About the day before the night before Christmas…and the perils of hiccups!

I had a post half-written (in my head) and was feeling cheery and ready to host a small Christmas Eve gathering in our home the next day. Add to that eager anticipation of a full family Christmas with the shared excitement of young children–the ones who say things like, “Santa is such a nice man. I wonder if he gets the toys free from stores?” Sophia and Karina do believe in Santa, but I’ve been told they aren’t as sure about the reindeer and apparently a workshop with elves is also a bit hard to swallow.

We can’t look back and say exactly when it was clear that Jay was sick. He had a little cough and felt miserable. He was running a low-grade fever. But it was the three days of almost non-stop hiccups that became the focus. Do you go to the doctor when you have hiccups 18 out of 24 hours?

And wouldn’t you feel sick and little flushed if you hadn’t slept a full night in three days?

With much encouragement from our nurse daughter, Jay did see his doctor on Tuesday the 23rd,  and although the hiccups were a mystery to him, too, antibiotics were prescribed for a mild case of pneumonia, with simple instructions to just rest. And then the day just didn’t improve. By evening the fever was climbing, and I probably wouldn’t have encouraged a trip to the emergency room, but Aimee was beginning to get nervous about her dad’s appearance. Something wasn’t right.

And off we went…

As it turned midnight and the 23rd became the 24th, I had a flashback. December 24, 1973 I walked into a similar hospital emergency entrance to give birth to our first child. The attendant greeting me at the entrance took note of the date and said, “There’s a manger down the hall.” That was the first of many Christmas references, with Aimee born later that day and placed in a little Christmas stocking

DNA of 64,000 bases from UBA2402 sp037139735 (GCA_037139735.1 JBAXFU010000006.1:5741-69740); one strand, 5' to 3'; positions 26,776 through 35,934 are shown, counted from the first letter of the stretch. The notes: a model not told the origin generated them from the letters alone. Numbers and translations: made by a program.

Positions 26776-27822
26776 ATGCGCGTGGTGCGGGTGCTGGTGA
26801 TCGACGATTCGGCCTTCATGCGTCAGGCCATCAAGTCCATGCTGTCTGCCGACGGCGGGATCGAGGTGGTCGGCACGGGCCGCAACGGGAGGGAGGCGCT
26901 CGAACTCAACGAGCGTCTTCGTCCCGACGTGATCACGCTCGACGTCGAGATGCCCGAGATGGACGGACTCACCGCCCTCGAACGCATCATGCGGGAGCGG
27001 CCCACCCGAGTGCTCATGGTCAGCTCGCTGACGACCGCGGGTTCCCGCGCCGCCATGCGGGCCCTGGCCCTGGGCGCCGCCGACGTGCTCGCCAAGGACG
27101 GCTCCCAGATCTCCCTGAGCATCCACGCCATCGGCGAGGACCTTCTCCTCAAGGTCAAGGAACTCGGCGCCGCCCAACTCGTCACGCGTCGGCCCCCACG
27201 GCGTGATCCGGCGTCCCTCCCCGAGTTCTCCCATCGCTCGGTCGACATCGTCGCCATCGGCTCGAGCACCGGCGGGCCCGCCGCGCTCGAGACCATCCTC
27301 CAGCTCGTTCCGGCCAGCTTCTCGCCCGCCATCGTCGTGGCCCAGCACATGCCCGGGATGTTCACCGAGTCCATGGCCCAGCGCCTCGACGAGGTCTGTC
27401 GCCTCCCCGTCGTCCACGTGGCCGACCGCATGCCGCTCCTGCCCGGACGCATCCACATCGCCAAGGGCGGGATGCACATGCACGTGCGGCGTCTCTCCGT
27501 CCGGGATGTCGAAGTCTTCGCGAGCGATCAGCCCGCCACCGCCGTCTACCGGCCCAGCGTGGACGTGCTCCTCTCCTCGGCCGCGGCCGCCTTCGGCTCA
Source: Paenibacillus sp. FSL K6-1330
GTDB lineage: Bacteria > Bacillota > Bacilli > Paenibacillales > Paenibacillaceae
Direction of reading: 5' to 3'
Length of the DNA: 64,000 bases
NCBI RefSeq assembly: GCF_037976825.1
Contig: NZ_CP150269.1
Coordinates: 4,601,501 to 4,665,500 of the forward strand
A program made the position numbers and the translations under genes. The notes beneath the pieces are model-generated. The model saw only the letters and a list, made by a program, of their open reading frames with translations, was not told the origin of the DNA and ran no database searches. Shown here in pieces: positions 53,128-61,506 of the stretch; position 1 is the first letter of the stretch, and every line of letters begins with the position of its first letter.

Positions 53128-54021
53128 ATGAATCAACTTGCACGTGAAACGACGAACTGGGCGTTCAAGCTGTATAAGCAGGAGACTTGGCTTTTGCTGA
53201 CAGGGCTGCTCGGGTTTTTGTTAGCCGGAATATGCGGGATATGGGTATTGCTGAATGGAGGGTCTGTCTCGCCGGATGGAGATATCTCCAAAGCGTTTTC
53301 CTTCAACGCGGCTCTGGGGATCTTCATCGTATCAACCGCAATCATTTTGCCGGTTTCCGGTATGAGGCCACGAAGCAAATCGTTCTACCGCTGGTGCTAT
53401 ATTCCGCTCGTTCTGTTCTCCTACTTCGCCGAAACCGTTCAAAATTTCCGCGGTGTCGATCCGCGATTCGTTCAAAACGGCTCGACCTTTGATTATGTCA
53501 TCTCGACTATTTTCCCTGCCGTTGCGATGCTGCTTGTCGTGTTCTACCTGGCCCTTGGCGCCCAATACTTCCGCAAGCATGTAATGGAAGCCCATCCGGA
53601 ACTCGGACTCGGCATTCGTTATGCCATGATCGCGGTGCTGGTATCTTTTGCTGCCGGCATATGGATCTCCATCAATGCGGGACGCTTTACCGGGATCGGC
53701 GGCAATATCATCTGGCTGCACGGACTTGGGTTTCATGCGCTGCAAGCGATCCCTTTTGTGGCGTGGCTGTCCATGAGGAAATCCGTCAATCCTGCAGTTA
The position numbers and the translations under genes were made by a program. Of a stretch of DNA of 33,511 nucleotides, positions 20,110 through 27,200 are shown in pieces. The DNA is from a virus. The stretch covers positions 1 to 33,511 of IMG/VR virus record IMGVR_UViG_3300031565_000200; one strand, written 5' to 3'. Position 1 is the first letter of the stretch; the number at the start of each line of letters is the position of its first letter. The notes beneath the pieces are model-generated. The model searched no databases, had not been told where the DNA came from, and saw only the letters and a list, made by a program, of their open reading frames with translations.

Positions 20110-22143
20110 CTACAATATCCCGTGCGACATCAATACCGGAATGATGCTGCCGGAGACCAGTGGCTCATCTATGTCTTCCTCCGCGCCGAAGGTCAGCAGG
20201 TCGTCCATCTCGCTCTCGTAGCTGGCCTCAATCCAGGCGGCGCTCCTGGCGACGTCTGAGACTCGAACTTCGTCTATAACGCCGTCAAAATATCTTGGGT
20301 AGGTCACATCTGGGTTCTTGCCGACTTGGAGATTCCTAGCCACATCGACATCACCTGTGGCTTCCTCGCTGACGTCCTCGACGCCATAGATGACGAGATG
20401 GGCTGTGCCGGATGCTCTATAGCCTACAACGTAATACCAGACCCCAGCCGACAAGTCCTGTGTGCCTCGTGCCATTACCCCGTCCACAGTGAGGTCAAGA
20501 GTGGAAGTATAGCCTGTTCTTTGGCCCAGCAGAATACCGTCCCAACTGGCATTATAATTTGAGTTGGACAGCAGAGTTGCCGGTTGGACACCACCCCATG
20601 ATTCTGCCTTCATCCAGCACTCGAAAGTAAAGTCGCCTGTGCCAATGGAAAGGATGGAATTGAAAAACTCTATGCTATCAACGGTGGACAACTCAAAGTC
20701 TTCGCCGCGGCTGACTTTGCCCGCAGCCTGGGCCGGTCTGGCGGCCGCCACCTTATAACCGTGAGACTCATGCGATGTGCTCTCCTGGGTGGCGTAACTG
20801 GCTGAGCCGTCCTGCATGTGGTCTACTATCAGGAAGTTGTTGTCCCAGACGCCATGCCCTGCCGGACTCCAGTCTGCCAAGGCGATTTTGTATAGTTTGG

Present day, and aren’t we glad for antibiotics? Jay was released early this morning and home in time to see his granddaughters open their presents. And sometime late yesterday afternoon those crazy hiccups finally stopped. Fingers crossed!

In all the excitement I missed the round of Christmas greetings I’d intended to share, but I have one left to give.

Earlier this week Sophia noticed one of my Spotify playlists and asked me to explain “Contemporary Christmas.” Sophia doesn’t just ask questions; she loves discussion. So that’s what we did.

The playlist included songs from current entertainment artists, but at seven, she still doesn’t know many of them by name. In an attempt to tell her what was NOT particularly contemporary, I mentioned Bing Crosby. She said she knew who he was–and by the way, he was dead. Hmmmm. Well, that would mean he wasn’t on the contemporary list. But he would have been on MY contemporary list at one time.

So we took our time talking about how the word contemporary has multiple meanings. We could be talking about “belonging to or occurring in the present” or referring to “a person or thing living or existing at the same time as another.”

At the end of an invigorating discussion Sophia turned to me with a knowing expression and summed it up. “Yeah. I understand. It’s not contemporary if the song goes all the way back to the old times, like the 70’s.”

I hope she will always love our discussions, and not be too thrown off by how hard I laugh.

Well, I go all the way back to the 70’s–at least! And I have a favorite from that era I pull out every year at this time. The artists blur the lines of contemporary. Bing Crosby wasn’t exactly my contemporary, but he’s timeless. Pairing his voice with a very 1970’s contemporary artist, David Bowie–sheer genius.

To read an interesting back story on the awkward meeting of the pair, read HERE.   And if you would enjoy going “all the way back to the 70’s” you might enjoy recalling Bing meeting Bowie at the door. Like I said, an unlikely pairing.

It’s never too late to wish peace and joy in the new year. And that’s my personal wish for each one of you. The world is made up of all sorts of unique and unlikely pairings. I’m hopeful that maybe we’ll take a bigger step towards all getting along. Peace.

 

 

 

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To Live Forever Tour Stop: Ross Barnett Reservoir

Debra:

Here’s an opportunity for you to capture the flavor of author Andra Watkins’ walk along the 444-mile Natchez Trace and to see how the walk complements her book,”To Live Forever: An Afterlife Journey of Meriwether Lewis. Enjoy the brief video clip and her answer to reader question eleven.

Originally posted on The Accidental Cootchie Mama: